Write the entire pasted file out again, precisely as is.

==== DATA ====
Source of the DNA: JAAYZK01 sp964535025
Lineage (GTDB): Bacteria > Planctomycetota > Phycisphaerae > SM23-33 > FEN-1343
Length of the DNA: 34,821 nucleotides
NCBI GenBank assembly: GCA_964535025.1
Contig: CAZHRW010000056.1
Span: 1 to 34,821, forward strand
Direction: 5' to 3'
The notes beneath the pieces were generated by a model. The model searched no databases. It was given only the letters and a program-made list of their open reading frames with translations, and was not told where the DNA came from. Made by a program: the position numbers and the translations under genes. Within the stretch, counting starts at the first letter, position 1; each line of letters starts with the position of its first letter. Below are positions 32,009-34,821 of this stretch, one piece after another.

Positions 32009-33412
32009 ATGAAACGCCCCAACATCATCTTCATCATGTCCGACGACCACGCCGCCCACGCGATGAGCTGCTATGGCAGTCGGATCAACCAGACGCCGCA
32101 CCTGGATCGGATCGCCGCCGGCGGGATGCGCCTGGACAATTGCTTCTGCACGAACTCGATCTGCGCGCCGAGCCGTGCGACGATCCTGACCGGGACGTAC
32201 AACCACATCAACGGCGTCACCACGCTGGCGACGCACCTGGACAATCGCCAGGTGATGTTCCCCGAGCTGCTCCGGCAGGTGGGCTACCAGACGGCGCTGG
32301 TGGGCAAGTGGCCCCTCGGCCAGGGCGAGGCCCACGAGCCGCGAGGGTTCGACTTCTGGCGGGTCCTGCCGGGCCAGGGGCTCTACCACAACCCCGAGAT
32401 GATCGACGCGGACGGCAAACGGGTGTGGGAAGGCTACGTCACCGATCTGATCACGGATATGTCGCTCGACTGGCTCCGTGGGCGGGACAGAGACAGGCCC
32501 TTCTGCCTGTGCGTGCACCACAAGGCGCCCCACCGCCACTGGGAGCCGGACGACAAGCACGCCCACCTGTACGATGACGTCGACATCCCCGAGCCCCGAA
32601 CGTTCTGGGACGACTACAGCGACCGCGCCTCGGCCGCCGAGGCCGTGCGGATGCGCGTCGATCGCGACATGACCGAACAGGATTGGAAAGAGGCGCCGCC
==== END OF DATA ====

Source of the DNA: JAAYZK01 sp964535025
Lineage (GTDB): Bacteria > Planctomycetota > Phycisphaerae > SM23-33 > FEN-1343
Length of the DNA: 34,821 nucleotides
NCBI GenBank assembly: GCA_964535025.1
Contig: CAZHRW010000056.1
Span: 1 to 34,821, forward strand
Direction: 5' to 3'
The notes beneath the pieces were generated by a model. The model searched no databases. It was given only the letters and a program-made list of their open reading frames with translations, and was not told where the DNA came from. Made by a program: the position numbers and the translations under genes. Within the stretch, counting starts at the first letter, position 1; each line of letters starts with the position of its first letter. Below are positions 32,009-34,821 of this stretch, one piece after another.

Positions 32009-33412
32009 ATGAAACGCCCCAACATCATCTTCATCATGTCCGACGACCACGCCGCCCACGCGATGAGCTGCTATGGCAGTCGGATCAACCAGACGCCGCA
32101 CCTGGATCGGATCGCCGCCGGCGGGATGCGCCTGGACAATTGCTTCTGCACGAACTCGATCTGCGCGCCGAGCCGTGCGACGATCCTGACCGGGACGTAC
32201 AACCACATCAACGGCGTCACCACGCTGGCGACGCACCTGGACAATCGCCAGGTGATGTTCCCCGAGCTGCTCCGGCAGGTGGGCTACCAGACGGCGCTGG
32301 TGGGCAAGTGGCCCCTCGGCCAGGGCGAGGCCCACGAGCCGCGAGGGTTCGACTTCTGGCGGGTCCTGCCGGGCCAGGGGCTCTACCACAACCCCGAGAT
32401 GATCGACGCGGACGGCAAACGGGTGTGGGAAGGCTACGTCACCGATCTGATCACGGATATGTCGCTCGACTGGCTCCGTGGGCGGGACAGAGACAGGCCC
32501 TTCTGCCTGTGCGTGCACCACAAGGCGCCCCACCGCCACTGGGAGCCGGACGACAAGCACGCCCACCTGTACGATGACGTCGACATCCCCGAGCCCCGAA
32601 CGTTCTGGGACGACTACAGCGACCGCGCCTCGGCCGCCGAGGCCGTGCGGATGCGCGTCGATCGCGACATGACCGAACAGGATTGGAAAGAGGCGCCGCC